Robert Swanson (firstname.lastname@example.org)
Sun, 05 Nov 2000 23:02:59 -0800
on 11/3/00 7:41 PM, Rick Stansberger at email@example.com wrote:
> When you say, "taking data on schooling," what kinds of data are you thinking
> of, and how does "data on schooling" differ from "data on student achievement?
> Robert Swanson wrote:
>> Whereas taking more data on student achievement won't improve school, taking
>> data on schooling can be a catalyst for change.
I tried to email the people doing the study on schooling asking for
methodology and results -- the mail was returned.
>From my viewpoint, taking data on students usually involves testing short
term memory function during a state of fight-flight. These tests also test
ability to take tests. I doubt there is much relationship to intelligence or
the effectiveness of education. [Today I asked an A-student in college to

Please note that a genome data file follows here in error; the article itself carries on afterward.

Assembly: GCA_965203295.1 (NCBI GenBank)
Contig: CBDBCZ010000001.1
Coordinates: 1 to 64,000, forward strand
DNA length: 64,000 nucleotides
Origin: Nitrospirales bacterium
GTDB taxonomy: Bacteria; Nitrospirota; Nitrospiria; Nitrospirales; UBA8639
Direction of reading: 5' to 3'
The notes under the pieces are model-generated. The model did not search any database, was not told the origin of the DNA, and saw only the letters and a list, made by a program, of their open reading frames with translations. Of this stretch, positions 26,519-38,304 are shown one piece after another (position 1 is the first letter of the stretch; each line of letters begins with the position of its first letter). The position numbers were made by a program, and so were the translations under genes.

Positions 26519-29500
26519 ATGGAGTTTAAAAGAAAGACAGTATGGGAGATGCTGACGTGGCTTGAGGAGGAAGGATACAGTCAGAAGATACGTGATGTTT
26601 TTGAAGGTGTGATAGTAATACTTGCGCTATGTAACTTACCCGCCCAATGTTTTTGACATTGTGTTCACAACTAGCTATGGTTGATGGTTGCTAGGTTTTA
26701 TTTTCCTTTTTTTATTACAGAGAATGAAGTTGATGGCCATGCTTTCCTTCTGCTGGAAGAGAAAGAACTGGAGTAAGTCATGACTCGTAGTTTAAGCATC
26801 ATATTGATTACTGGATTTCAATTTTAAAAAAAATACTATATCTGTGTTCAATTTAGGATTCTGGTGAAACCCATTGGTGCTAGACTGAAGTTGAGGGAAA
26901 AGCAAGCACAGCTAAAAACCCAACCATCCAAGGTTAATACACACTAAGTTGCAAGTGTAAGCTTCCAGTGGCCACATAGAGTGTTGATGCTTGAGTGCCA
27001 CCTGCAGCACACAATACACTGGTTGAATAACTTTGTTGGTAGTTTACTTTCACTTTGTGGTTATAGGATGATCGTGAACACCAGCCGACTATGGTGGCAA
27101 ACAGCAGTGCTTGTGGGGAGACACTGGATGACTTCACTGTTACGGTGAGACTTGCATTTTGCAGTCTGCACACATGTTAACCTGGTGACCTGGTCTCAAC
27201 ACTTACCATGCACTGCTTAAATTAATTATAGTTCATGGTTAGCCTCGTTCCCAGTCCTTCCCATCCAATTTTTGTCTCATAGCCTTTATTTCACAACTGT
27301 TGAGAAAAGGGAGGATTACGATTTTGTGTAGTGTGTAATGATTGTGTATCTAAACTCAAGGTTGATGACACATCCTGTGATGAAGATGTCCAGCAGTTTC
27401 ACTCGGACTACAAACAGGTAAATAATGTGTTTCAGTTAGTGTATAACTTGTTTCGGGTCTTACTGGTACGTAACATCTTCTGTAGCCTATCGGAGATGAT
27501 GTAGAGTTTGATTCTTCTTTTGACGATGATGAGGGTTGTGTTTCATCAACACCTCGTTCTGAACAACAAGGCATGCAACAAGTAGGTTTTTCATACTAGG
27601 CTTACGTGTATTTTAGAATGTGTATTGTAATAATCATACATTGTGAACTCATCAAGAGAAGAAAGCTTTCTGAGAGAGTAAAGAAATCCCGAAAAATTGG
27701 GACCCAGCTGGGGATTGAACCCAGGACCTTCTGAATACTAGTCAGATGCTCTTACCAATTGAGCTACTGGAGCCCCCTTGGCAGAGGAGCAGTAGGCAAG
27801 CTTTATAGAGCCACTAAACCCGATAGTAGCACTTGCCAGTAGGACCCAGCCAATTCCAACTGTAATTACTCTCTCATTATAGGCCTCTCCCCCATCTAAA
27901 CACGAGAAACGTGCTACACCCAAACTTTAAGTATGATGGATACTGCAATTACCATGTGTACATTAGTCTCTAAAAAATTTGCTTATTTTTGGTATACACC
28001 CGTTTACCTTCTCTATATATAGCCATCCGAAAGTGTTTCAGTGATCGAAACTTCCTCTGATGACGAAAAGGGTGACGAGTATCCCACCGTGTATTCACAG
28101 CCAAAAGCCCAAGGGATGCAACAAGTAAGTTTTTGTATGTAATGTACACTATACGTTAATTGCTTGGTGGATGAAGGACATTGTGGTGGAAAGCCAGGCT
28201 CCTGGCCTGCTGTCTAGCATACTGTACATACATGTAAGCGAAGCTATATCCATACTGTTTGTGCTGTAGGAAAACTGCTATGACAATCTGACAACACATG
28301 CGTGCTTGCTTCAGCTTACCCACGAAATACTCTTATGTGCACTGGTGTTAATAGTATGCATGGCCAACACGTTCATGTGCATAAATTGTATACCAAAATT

log his garden work on paper -- columns for date, times, totals and paid
date. He couldn't. I did it for him.]
Taking data on schooling has some interesting possibilities. This could mean
counting how often the teacher calls on girls for answering math and science
questions (I understand that even the most conscientious teachers tally as
bias). They could count attentive behaviors during lectures. Or they could
count how many assignment questions arise immediately following a
presentation. These consider the influences of teacher behavior which may be
important to student learning. The study may begin rather abstract and,
after analysis, refine its focus.
What schooling data might be more interesting? How about counting student
self-initiated exploration when exposed to various environments containing a
set of opportunities. Watch what happens in these environments when various
age groups are mixed. Count cooperative behaviors when competitive
influences are removed and replaced with communication exercises. Count
interruptive behaviors, and then introduce "Nonviolent Communication" with a
focus on expressing feelings and requests. Watch the numbers change. (Hey,
this could be fun!) In these the teacher is not the focus. Here we
acknowledge the broader scope of influences on education and intelligence.
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